The kyua test command loads a test suite definition from a kyuafile(5), runs the tests defined in it, and records the results into a new results file. By default, all tests in the test suite are executed but the optional arguments to kyua test can be used to select which test programs or test cases to run. These are filters and are described below in Test filters.
Every test executed by kyua test is run under a controlled environment as described in Test isolation.
The following subcommand options are recognized:
- --build-root path
Specifies the build root in which to find the test programs referenced by the Kyuafile, if different from the Kyuafile's directory. See Build directories below for more information.
- --kyuafile path, -k path
Specifies the Kyuafile to process. Defaults to a
Kyuafilefile in the current directory.
- --results-file path, -s path
Specifies the results file to create. Defaults to ‘LATEST’, which causes kyua test to automatically generate a new results file for the test run.
The following values are accepted:
Requests the automatic generation of a new results file name based on the test suite being run and the current time.
- Explicit file name (aka everything else)
Store the results file where indicated.
See Results files for more details.
You can later inspect the results of the test run in more detail by using kyua-report(1) or you can execute a single test case with debugging functionality by using kyua-debug(1).
Build directories (or object directories, target directories, product directories, etc.) is the concept that allows a developer to keep the source tree clean from build products by asking the build system to place such build products under a separate subtree.
Most build systems today support build directories. For example, the GNU Automake/Autoconf build system exposes such concept when invoked as follows:
$ cd my-project-1.0 $ mkdir build $ cd build $ ../configure $ make
Under such invocation, all the results of the build are left in the
my-project-1.0/build/ subdirectory while maintaining the contents of
Because build directories are an integral part of most build systems, and because they are a tool that developers use frequently, kyua test supports build directories too. This manifests in the form of kyua test being able to run tests from build directories while reading the (often immutable) test suite definition from the source tree.
One important property of build directories is that they follow (or need to follow) the exact same layout as the source tree. For example, consider the following directory listings:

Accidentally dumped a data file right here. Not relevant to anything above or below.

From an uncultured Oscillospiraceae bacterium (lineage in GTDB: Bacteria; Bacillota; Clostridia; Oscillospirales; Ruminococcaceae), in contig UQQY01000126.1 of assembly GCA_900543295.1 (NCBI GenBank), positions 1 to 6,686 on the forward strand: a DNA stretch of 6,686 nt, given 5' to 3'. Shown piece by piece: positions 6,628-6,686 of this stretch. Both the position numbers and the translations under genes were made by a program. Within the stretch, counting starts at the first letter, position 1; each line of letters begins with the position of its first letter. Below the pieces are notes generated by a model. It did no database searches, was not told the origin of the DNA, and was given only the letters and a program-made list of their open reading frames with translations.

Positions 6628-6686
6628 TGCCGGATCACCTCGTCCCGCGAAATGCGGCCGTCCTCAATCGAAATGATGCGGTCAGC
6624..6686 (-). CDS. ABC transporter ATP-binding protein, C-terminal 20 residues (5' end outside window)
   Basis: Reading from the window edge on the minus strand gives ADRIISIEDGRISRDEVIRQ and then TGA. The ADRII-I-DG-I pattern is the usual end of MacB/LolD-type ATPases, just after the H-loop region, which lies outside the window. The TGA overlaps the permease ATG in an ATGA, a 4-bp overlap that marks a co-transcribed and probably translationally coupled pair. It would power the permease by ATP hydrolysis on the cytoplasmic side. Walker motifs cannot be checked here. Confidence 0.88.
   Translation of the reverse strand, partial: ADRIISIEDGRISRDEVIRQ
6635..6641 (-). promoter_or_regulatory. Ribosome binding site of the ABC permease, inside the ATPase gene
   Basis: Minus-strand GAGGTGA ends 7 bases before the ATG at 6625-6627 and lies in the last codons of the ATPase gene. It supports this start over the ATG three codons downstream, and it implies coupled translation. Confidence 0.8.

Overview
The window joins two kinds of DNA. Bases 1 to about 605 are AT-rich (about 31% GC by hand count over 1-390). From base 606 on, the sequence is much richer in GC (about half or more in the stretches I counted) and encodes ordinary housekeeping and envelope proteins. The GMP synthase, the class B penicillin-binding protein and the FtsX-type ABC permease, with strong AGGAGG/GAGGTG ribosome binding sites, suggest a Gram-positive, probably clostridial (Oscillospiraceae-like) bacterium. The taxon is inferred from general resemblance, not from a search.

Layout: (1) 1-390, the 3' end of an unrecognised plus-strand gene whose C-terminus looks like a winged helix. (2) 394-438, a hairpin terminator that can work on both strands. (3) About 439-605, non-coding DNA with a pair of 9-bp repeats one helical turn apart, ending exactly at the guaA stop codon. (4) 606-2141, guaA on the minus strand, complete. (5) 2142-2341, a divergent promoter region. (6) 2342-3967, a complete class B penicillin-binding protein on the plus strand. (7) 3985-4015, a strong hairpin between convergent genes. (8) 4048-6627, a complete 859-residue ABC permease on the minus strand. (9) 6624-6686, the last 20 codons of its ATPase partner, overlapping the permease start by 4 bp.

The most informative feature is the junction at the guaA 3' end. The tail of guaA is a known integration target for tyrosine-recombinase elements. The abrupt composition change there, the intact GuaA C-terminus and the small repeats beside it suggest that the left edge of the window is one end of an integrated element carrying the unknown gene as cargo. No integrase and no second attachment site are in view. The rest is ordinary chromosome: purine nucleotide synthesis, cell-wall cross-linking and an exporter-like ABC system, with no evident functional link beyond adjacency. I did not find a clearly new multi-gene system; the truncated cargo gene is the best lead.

src/Kyuafile src/bin/ls/ src/bin/ls/Kyuafile src/bin/ls/ls.c src/bin/ls/ls_test.c src/sbin/su/ src/sbin/su/Kyuafile src/sbin/su/su.c src/sbin/su/su_test.c obj/bin/ls/ obj/bin/ls/ls* obj/bin/ls/ls_test* obj/sbin/su/ obj/sbin/su/su* obj/sbin/su/su_test*
Note how the directory layout within
src/ matches that of
src/ directory contains only source files and the definition of the test suite (the Kyuafiles), while the
obj/ directory contains only the binaries generated during a build.
All commands that deal with the workspace support the --build-root path option. When this option is provided, the directory specified by the option is considered to be the root of the build directory. For example, considering our previous fake tree layout, we could invoke kyua test as any of the following:
$ kyua test --kyuafile=src/Kyuafile --build-root=obj $ cd src && kyua test --build-root=../obj
Results files contain, as their name implies, the results of the execution of a test suite. Each test suite executed by kyua-test(1) generates a new results file, and such results files can be loaded later on by inspection commands such as kyua-report(1) to analyze their contents.
Results files support identifier-based lookups and also path name lookups. The differences between the two are described below.
The default naming scheme for the results files provides simple support for identifier-based lookups and historical recording of test suite runs. Each results file is given an identifier derived from the test suite that generated it and the time the test suite was run. Kyua can later look up results files by these fileds.
The identifier follows this pattern:
where ‘test_suite’ is the path to the root of the test suite that was run with all slashes replaced by underscores and ‘YYYYMMDD-HHMMSS-uuuuuu’ is a timestamp with microsecond resolution.
When using the default naming scheme, results files are stored in the